This past summer, I went through one of the worst bouts of depression I can recall. It was so bad that I found myself not being able to remember when I last ate unless I thought about it very hard and realized it had been two or three days. It was so bad I found myself not being able to remember if I had showered that day or not. And this is significant because I’m very particular about self care. It’s one of the few things that if I do nothing else in a day, I’ve always been a stickler to accomplish. To make matters worst, when I wasn’t feeling depressed, I had these episodes that would last several days to a week where I felt invincible, would engage in risky behavior like driving under the influence at high speeds (not something I’m proud of or recommend) for one, would go out and spend tons of money (in just this year alone I’ve racked up about $15,000 in credit card debt) and wouldn’t sleep, often for days at a time. I kept myself fueled with caffeine and energy drinks. I was cycling. This was happening at least two or three times a year. I did have periods where I felt basically baseline. I wasn’t manic, I wasn’t depressive, I was sort of just blah. Interestingly, during my manic episodes I also didn’t eat because I felt I didn’t have to, I felt too energized, too antsy to slow down and waste time eating. I also didn’t sleep, as I mentioned above, while during a depressive episode it was all I could do to go to work and it got bad enough that I was sleeping all day during shifts then going to work and falling asleep at work too. I felt tired all the damn time.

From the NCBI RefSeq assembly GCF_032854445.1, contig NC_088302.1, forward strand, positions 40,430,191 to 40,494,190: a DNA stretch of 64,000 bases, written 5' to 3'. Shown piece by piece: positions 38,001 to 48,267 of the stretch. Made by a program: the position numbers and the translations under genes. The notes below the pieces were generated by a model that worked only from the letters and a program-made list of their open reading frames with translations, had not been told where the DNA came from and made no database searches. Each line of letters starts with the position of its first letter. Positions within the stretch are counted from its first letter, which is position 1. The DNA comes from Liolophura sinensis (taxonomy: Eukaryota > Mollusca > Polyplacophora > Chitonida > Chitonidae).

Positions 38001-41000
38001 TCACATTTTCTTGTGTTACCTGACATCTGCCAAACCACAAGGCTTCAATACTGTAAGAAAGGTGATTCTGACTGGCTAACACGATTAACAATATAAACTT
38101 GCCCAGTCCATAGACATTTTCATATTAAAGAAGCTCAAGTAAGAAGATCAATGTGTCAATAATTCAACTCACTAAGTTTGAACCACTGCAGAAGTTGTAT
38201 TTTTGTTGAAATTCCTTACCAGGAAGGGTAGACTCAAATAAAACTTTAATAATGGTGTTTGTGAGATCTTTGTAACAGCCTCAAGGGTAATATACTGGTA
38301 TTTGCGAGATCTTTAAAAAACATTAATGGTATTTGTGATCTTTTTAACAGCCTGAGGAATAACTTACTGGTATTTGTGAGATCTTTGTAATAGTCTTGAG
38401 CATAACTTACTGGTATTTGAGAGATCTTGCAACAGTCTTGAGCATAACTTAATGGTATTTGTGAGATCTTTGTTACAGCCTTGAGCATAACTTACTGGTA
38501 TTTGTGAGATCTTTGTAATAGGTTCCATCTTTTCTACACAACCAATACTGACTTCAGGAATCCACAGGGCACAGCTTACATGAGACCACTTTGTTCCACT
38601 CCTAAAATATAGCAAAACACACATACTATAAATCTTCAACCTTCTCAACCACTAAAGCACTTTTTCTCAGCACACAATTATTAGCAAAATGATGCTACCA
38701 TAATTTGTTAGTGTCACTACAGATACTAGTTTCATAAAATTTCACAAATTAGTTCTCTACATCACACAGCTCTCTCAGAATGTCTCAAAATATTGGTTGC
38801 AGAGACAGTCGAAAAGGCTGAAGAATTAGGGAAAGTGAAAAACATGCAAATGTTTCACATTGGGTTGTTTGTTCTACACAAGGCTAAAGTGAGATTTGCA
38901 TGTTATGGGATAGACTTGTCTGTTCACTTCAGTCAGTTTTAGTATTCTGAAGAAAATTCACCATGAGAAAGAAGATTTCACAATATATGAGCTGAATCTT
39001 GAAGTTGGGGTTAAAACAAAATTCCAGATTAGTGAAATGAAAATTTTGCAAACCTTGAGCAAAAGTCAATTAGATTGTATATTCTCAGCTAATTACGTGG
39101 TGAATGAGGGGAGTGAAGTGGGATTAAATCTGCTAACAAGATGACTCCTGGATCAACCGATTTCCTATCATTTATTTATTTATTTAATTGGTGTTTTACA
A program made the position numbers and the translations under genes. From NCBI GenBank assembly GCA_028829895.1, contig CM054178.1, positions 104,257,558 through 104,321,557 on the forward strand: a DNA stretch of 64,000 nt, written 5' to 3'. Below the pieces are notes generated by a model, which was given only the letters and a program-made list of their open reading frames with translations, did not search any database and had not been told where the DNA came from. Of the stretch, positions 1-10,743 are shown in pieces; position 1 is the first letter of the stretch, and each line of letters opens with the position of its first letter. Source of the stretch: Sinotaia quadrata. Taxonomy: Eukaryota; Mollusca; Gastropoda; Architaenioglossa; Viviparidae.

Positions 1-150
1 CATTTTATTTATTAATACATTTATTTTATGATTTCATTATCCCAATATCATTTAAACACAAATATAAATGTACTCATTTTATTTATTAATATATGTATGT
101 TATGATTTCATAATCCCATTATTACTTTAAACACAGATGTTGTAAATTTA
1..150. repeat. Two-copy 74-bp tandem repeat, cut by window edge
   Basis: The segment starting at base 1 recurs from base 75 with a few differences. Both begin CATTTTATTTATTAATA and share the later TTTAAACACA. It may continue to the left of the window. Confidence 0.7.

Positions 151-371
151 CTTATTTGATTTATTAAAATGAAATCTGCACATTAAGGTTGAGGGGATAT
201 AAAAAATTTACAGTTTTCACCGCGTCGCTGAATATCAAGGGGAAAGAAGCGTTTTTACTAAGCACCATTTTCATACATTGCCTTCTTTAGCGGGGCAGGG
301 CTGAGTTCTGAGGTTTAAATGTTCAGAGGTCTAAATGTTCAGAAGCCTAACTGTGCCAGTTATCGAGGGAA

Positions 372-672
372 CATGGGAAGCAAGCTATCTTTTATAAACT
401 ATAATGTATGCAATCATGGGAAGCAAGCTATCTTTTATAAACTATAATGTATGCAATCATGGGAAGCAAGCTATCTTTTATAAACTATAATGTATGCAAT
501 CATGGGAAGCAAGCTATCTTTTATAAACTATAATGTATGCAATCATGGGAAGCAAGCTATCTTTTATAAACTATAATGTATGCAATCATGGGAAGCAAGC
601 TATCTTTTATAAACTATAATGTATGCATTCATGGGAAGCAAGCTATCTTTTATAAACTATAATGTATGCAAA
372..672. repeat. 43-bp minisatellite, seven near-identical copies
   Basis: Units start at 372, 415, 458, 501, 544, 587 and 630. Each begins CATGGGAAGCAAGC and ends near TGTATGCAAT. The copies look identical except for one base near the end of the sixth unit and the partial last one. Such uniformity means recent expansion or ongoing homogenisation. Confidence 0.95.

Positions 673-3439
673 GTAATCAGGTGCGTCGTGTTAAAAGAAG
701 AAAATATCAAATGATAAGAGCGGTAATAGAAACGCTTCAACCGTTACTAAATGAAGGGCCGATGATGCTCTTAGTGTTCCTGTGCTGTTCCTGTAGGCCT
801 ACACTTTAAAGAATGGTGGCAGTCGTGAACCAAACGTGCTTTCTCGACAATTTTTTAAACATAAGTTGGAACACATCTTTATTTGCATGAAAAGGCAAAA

The scary thing for me was when I had mixed episodes. This has only happened to me a few times. Over the past decade or so that I’ve been dealing with this I grew comfortable with at least knowing whether I was up or down except for those times when I felt both at once. Forget how confusing and frustrating bipolar already is. Mixed episodes is a whole new level of confusing and frustrating. During these times, I felt a constant euphoria, invincible, energized, ready to take on the world while at the same time feeling a crushing sadness I had no explanation for, a terrible guilt for something I couldn’t even articulate, specifically to myself. It was during these times that I drank heavily and engaged in self harm. Those were dark days and finally, I decided to reach out for help.

I’ve been in counseling for about six years now but for me, counseling isn’t a cure or even a treatment. It’s just a process to help a person work through trauma, to understand themselves better or to understand the world better. It’s just a person you can go to who you can talk to and share your most private thoughts, someone who is free of judgement (hopefully) and who will validate you.